Current Director of Photography Savannah Joslin will graduate at the end of this semester. She will be attending graduate school in the fall at UT. Rachel Nearhoof, associate director of photography and webmaster/social media coordinator, will also be graduating this spring but will return next fall as the IC’s director of photography.

“Rachel is more than equipped to take this on,” Joslin said. “She has everything she needs to know, plus more.”

Carla Marzari, second-year computer science and engineering major, will be the IC’s new webmaster in Fall 2017.

On the business side of the newspaper, filling in the empty position of outside sales representative is Joe Stechschulte, who will take on the role of sales representative and mentor for student sales representatives next fall.

“This is a great time to be a part of the IC,” Schnipke said. “I look forward to becoming more involved with the rest of the student body and covering what really matters to students.”




Empowering women in STEMM fields

Tonya Matthews, President and Chief Executive Officer of the Michigan Science Center in Detroit, shared her story of empowerment in the white, male-dominated fields of science, technology, engineering, math and medicine in Nitschke Hall Monday.

As part of the University of Toledo’s celebration of Women’s History Month, Matthews spoke about how she overcame these obstacles and how students of every age, race and gender can thrive in the face of difficulty.

The metaphor Matthews used for empowerment was an editorial cartoon depicting a teacher telling a raven, a monkey, an elephant, a fish in a bowl, a seal and a dog to take the same “fair” exam: to climb the tree.

This exam seems fair at first, but there is something wrong in telling these students who have shown up every day to take this test which gives an unfair advantage to the monkey, Matthews said.

“Who would judge a fish by its ability to climb a tree?” Matthews said. “I don’t know, perhaps the type of folks who would look at a college application from someone who works 25 hours a week to support their family and someone who does not have to do that, but they both must go to school every day to make those grades.”

Matthews said the problem with the teacher’s question is the question itself.

“You are the ultimate judge in your life,” Matthews said. “You are the one who ultimately gets to shape the questions and standards by which you judge yourself. Ever since I was a little girl, I have asked myself the same question: ‘How do I save the world?’”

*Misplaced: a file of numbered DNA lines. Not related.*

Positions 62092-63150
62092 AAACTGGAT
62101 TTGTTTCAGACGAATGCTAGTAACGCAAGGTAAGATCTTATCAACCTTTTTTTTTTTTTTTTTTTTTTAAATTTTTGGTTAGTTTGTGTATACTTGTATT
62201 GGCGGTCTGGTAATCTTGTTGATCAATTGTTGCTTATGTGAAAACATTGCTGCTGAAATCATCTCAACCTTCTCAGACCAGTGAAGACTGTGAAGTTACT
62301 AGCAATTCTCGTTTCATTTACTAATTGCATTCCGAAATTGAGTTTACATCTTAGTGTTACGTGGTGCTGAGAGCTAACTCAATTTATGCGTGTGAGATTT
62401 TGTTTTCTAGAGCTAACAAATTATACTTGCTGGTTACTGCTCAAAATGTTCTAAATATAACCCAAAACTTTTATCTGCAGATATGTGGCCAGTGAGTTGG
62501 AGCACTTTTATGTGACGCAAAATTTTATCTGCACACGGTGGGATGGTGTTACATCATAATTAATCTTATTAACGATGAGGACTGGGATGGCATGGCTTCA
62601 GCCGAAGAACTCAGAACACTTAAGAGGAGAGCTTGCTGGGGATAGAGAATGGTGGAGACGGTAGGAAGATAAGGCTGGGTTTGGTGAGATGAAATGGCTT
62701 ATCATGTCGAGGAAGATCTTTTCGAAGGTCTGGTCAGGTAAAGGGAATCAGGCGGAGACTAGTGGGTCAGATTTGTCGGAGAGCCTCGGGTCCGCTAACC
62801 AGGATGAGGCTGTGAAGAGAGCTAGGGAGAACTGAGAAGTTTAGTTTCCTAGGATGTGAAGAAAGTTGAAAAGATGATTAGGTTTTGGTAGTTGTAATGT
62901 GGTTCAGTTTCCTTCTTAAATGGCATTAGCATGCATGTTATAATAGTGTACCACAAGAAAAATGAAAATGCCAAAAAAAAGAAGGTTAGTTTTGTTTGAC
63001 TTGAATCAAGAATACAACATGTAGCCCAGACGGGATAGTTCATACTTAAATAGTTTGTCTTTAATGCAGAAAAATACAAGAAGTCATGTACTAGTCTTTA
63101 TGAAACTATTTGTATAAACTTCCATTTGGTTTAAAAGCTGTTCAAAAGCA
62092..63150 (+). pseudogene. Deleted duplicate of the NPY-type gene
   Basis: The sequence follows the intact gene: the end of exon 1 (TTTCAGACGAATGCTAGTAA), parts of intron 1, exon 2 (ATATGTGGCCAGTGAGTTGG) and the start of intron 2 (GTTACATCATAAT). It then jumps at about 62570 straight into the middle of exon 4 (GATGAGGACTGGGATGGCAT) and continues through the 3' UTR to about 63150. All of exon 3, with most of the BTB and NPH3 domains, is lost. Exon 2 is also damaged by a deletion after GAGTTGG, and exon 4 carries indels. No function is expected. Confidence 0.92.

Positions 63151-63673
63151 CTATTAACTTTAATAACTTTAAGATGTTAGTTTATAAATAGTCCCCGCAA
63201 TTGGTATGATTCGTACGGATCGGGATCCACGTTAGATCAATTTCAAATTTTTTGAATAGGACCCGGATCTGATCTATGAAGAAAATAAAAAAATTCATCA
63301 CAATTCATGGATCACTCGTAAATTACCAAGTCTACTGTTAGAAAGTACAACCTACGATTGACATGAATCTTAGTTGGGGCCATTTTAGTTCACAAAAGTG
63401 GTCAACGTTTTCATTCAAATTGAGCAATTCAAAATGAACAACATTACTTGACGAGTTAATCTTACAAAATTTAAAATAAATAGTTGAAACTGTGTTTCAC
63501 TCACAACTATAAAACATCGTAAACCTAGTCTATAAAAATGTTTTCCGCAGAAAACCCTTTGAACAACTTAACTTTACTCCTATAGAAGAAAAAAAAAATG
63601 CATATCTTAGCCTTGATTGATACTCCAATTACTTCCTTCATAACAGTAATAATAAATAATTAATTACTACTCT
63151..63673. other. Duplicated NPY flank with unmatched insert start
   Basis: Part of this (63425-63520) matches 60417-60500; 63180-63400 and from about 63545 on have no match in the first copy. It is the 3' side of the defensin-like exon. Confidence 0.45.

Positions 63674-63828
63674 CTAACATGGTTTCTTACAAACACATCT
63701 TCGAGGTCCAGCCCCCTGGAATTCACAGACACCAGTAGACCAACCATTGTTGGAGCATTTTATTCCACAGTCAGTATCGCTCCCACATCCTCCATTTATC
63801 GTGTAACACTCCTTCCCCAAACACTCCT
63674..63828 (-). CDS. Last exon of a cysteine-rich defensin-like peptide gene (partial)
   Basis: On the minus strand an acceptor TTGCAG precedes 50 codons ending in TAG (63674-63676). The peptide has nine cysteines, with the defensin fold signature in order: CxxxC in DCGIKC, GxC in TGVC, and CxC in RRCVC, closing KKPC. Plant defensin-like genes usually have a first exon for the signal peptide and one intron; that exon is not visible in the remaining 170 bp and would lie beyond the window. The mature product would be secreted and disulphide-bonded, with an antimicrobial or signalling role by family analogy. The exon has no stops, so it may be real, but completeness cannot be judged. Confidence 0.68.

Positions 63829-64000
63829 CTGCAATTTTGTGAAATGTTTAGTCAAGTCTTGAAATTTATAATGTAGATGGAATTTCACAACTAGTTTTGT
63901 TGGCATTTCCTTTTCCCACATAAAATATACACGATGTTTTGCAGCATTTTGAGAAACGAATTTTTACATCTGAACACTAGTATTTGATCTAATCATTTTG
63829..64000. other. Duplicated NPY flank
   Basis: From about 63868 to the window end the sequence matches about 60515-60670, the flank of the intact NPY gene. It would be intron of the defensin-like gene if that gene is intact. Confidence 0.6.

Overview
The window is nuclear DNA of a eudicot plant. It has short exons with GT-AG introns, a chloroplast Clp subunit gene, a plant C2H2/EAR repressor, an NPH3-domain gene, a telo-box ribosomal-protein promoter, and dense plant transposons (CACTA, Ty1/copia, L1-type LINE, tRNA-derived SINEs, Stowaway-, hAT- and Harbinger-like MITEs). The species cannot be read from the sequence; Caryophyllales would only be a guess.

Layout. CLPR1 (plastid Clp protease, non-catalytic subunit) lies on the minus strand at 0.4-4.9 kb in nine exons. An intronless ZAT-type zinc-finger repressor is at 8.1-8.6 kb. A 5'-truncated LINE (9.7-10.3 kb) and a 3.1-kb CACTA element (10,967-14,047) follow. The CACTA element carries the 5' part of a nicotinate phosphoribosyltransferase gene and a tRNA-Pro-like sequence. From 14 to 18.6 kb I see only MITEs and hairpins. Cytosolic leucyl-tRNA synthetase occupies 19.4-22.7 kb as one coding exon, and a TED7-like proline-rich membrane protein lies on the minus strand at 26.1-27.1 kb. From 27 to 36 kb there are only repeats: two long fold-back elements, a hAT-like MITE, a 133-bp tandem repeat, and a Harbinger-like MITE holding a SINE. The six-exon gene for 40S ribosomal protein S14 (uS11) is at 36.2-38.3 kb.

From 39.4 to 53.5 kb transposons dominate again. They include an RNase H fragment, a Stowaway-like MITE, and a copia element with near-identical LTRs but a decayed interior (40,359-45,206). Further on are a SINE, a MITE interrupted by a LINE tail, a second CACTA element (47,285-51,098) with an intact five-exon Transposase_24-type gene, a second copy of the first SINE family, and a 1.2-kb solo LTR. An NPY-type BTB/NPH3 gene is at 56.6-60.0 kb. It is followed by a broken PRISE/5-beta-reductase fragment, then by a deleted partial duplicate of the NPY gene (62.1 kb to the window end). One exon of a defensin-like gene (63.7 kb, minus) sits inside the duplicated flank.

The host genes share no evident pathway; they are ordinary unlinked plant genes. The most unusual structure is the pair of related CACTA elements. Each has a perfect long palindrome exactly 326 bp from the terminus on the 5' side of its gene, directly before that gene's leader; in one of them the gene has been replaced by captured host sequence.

Fourth-year bioengineering major Therese Orsagos attended the event expecting encouragement but didn’t realize how inspiring Matthews’ story would be.

“She was amazing and very inspirational,” Orsagos said. “You could tell just how passionate she was about this stuff. She had a very positive and encouraging vibe.”

According to Matthews, the only way to answer this question is by having friends who will support you through college and life. Find a group of friends who both look like you and look like everyone else, especially in the STEMM field.

“However it is you define yourself, and you are in an environment where you don’t see yourself, that can be scary,” Matthews said. “When I got to Duke University I didn’t see myself, so I raised an army of friends who looked like me.”

However, this army of friends can only do so much. Matthews said we all need someone who will see our potential and propel us to the top of that tree.

“What I have learned is that it’s not who you know, but it’s who knows what about you,” Matthews said. “I worked for a gentleman, Dr. John Fleming, who was succession-oriented. He wanted to find someone to replace him who would be successful in that role. He had been looking for years and he found me, and I never knew I had been found.”

Without Fleming sponsoring Matthews in her career, she said she would not have climbed the tree to CEO and to a thriving career.

“Dr. Matthews is well-known in the STEMM community, and she is very down-to-earth,” said Kelley Webb, a graduate assistant of the African American Initiatives in the Office of Multicultural Student Success. “I believe that she exhibits the qualities that many women, especially black women, desire to develop, and she is doing something positive in a growing field.”